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How To Prevent Root Rot In Hydroponics: 3 Useful Tips

If you’re a newbie gardener who’s looking to find ways to hone your skills, you’d want to learn how to prevent root rot in hydroponics even before this problem affects your plants.

Hydroponics can be advantageous to crops in more ways than one. However, it also comes with risks of diseases, such as root rot, which can be destructive or even lethal to your plants.

Unfortunately, there are no effective methods to recover the wilted parts that were affected by the root rot once it hits your plants. The only thing you can do if you do not want this catastrophe to befall your crops is to prevent it before it happens. Read on to learn more about this subject.


What is Root Rot?

Root rot is a disease that attacks the plant roots and causes them to suffer decay. This usually happens when a lack of oxygen supply occurs in the substrate.

To give you an idea, think about plant roots that are submerged in water that only has a little oxygen in it. Over time, the plant suffocates and dies.

Aside from rot and decay, this disease also leads to the proliferation of fungi that are naturally present in the soil. These include Rhizoctonia, Alternaria, Pythium, Botrytis, Fusarium, or Phytophthora. As soon as fungi colonies start to grow, they tend to target the weakened roots and infect your precious plant babies.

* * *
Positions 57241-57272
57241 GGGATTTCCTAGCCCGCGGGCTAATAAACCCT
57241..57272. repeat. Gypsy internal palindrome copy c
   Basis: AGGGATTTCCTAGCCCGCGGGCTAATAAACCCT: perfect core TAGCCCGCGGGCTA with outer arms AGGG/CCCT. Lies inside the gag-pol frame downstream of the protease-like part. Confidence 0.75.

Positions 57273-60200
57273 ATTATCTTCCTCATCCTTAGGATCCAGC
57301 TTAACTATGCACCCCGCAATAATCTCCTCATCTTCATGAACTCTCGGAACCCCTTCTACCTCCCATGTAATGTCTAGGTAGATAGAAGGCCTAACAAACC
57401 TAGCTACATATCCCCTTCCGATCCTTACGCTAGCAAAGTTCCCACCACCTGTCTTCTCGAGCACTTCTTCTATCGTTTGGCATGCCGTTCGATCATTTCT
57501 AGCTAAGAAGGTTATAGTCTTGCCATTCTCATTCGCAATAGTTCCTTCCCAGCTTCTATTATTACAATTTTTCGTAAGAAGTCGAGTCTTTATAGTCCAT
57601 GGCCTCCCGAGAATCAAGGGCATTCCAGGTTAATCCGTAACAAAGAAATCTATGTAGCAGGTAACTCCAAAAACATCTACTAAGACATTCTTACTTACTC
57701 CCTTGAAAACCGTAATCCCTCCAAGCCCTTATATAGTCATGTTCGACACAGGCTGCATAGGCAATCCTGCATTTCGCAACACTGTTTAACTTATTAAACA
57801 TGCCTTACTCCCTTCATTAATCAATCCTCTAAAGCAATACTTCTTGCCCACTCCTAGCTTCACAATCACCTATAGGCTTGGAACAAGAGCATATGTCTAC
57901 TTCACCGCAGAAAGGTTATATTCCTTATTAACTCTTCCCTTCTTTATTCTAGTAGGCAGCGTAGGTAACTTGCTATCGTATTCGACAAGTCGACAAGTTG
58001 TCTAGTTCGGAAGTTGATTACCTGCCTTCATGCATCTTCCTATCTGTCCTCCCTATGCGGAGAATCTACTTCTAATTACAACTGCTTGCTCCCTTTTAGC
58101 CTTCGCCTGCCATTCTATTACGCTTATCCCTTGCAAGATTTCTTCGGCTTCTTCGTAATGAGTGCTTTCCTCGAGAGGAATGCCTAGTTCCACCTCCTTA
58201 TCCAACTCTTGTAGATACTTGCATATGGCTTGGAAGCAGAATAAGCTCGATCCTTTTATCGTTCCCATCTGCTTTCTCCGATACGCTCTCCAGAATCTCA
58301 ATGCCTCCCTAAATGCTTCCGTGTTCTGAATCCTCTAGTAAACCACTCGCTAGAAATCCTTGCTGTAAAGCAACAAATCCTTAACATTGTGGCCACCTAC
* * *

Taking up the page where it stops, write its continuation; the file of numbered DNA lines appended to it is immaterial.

Once the plant becomes infected, they won’t be able to take in what they need to grow – water, oxygen, and other nutrients. When this happens, it won’t be long before the plant dies.


What is Hydroponics?

In case you’re not aware, the term hydroponic is derived from a Latin word that means “working water”. To put it simply, hydroponics is an art that involves growing various types of plants without soil. If you’re like most people, the first thing that comes to mind when somebody talks about hydroponics would be a picture of plants with roots suspended into the water without using any type of growing medium.


Avoiding Root Rot in Hydroponic Systems

Detecting and identifying root rot can be tricky. When your plants get infected, their leaves and roots gradually wither until the whole crop itself dies from the lack of nutrients, which is a common symptom of many diseases.


What causes root rot in hydroponics?

One of the requirements in hydroponics systems is oxygen. Without it, your plants are basically on the road to death. On the other hand, lack of such is one of the major triggers for root rot, and it must be avoided at all costs.

Just like when planting in soil, you loosen up the ground so that your plants’ roots can have their required intake of oxygen. That is the case for crops grown in aqueous solutions as well. If they cannot breathe, they would not be able to grow.